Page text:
Below is another story prompted by the topic request of another Dame, Mary Beth Smith. Her requested topic was “hair dryers.” Mary Beth, here is your story:
My daughter toddled up to my friend with her Barbie, whose hair was wet and messy from a dunk in the sink. Sarah looked at the doll and said, with all innocence, “Well, I think your Barbie needs a good blow job.”
She was referencing the blow dryer and a term she heard used repeatedly in her small town beauty salon. I promise.
Hair dryers can create a lot of good comedy. I remember my mom giving neighborhood women permanents (before we could all afford the beauty salon). I’d come home from a meeting of the Sunbeams at church and that smell would hit me before I opened the front door. Seriously, paint would peel off the front door from that odor, and tears would stream down your face if you got too close to the offending party.
Walking in the door, I’d see one of my friend’s mom sitting under a huge pink blow dryer like a scene from the movie “Grease.” They’d have curlers all over their heads, and a plastic cap, yelling to whoever was in the room because they couldn’t hear themselves talk.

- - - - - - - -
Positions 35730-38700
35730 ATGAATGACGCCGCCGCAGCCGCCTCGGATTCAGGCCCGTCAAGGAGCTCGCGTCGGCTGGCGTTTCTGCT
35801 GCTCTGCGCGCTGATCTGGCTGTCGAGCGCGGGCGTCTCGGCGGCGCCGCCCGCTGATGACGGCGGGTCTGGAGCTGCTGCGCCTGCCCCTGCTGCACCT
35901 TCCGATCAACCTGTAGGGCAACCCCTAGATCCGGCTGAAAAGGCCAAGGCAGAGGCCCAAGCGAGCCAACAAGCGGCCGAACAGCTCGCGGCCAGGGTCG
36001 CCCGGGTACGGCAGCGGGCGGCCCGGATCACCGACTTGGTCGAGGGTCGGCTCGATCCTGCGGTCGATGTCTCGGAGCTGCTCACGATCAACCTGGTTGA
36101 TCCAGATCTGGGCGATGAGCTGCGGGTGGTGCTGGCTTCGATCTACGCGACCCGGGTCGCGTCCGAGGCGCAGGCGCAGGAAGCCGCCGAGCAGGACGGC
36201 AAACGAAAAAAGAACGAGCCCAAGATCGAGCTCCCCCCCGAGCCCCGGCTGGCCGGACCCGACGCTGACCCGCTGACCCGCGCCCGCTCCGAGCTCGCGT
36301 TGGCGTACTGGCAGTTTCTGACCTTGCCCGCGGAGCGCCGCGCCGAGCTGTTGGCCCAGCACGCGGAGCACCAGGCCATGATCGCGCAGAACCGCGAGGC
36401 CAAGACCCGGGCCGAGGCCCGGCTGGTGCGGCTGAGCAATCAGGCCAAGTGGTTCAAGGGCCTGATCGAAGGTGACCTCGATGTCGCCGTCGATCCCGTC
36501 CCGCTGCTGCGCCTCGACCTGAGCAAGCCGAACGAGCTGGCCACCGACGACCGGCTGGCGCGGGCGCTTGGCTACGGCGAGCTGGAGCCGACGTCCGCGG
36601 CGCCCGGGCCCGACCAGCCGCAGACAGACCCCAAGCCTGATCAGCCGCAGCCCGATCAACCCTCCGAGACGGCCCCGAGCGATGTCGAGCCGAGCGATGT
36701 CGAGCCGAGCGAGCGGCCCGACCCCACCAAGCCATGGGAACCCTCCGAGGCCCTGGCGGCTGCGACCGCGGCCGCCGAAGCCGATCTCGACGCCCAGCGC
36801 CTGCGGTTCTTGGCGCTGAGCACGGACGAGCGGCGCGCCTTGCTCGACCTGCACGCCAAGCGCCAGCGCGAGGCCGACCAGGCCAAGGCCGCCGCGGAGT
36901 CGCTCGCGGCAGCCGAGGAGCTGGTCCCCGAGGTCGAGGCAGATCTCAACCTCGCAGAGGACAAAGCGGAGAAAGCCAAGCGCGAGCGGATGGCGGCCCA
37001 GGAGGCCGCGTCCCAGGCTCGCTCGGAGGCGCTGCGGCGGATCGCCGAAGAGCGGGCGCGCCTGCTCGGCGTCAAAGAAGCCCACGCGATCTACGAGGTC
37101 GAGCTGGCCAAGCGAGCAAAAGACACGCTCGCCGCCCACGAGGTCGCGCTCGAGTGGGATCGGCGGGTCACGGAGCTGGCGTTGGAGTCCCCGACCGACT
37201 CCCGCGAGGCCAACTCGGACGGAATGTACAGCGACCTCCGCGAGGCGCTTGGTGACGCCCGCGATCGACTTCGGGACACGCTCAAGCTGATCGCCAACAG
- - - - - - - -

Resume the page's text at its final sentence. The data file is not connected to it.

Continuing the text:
Most of the dryers would come in a little suitcase and unfold into this R2D2 looking contraption. And sitting under one was a treat, since you could rarely control the heat and often ended up with plastic melted into your scalp.
I do remember that the color pink seemed to permeate the world of dryers. Even our first hand-held blow dryer was pink. Did Mary Kay create the first hair dryers?
Once hand-held blow dryers became the order of the day, I remember when they would blow so hot and so fast you could lose some important items on your bathroom counter when turning it on. Or, somehow, your hair would get sucked into the end of it and you’d end up wearing a hair dryer as a hair ornament.
And the noise . . .turning on a hand-held blow dryer was like starting up a jet engine. No matter where you were in the house, the television would be completely drowned out. Or somebody in another room would plug in their blow dryer at the same time and blow a fuse.
I have to admit I would have been lost without the blow dryer during my Farrah days. I had great Farrah hair, swooping out on the sides of my head like vertical waves mid-curl. Nothing was more traumatic to me in those days than losing power and the ability to blow my hair back to perfection. Unless it was losing my hairspray.
There you go, the hair dryer. A part of every woman’s treasure chest of memories. I’d love to hear yours. Or, make a topic request and I will write you a blog!
In honor of all things related to beauty school, here’s the scene from Grease I was referencing: